The New York Times issued a lengthy correction after numerous mistakes in an article about coronvirus vaccinations for children, including the egregious exaggeration of coronavirus hospitalizations among U.S. children.
The article by Apoorva Mandavilli documented how the U.S. is forging ahead on full vaccination for children while other countries are experimenting with just one shot after weighing the risks.
Health officials in those countries are particularly worried about increasing data suggesting that myocarditis, an inflammation of the heart, may be more common among adolescents and young adults after vaccination than had been thought.
But in documenting the extent of the coronavirus pandemic among children in the U.S., Mandavilli missed the mark by a wide margin.
The Times issued a correction noting several issues with the article.
The article also misstated the number of Covid hospitalizations in U.S. children. It is more than 63,000 from August 2020 to October 2021, not 900,000 since the beginning of the pandemic.
In addition to wildly overestimating child hospitalizations, the article misreported how Sweden and Denmark were dealing with child vaccinations, and misreported on the timing of a meeting of health officials about child vaccines.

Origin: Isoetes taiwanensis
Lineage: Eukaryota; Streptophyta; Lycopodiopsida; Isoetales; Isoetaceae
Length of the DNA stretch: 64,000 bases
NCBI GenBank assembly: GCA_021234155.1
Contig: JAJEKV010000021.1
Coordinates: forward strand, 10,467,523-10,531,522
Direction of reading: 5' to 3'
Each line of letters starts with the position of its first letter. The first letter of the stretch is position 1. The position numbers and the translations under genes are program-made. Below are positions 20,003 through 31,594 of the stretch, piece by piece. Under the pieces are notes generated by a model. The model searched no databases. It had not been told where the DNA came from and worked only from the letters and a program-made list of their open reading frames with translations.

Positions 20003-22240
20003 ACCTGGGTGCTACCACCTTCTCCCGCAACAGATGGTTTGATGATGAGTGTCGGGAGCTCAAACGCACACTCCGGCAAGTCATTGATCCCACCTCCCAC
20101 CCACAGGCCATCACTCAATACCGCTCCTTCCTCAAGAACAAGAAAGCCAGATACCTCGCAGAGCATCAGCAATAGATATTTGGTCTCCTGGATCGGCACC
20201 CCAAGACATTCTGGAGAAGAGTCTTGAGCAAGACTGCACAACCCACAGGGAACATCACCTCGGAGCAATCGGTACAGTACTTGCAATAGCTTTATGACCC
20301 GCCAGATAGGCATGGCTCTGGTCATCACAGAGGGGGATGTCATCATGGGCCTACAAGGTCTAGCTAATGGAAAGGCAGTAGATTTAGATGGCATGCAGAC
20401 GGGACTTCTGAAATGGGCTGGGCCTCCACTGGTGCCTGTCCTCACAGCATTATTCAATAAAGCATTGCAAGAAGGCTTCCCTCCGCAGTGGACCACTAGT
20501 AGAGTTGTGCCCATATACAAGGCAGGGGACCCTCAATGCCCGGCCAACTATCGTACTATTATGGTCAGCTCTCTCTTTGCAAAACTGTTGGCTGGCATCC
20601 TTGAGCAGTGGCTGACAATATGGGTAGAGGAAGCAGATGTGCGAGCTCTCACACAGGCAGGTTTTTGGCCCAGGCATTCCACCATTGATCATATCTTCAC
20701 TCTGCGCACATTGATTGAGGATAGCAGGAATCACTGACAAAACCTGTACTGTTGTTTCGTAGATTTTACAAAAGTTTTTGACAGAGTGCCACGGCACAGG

The correction widely mocked on Twitter.
Mandavilli previously made headlines when she opined in a tweet that the lab leak theory for the origin of the coronavirus had "racist roots." She later deleted the tweet after online backlash noting that many experts had affirmed the possibility of a laboratory origin of the pandemic.
Nevertheless, she persisted in her error.
"A theory can have racist roots and still gather reasonable supporters along the way," she added in a second missive. "Doesn't make the roots any less racist or the theory any more convincing, though."
Here's more about vaccination efforts for children:
Parents split over vaccinating kids for COVIDwww.youtube.com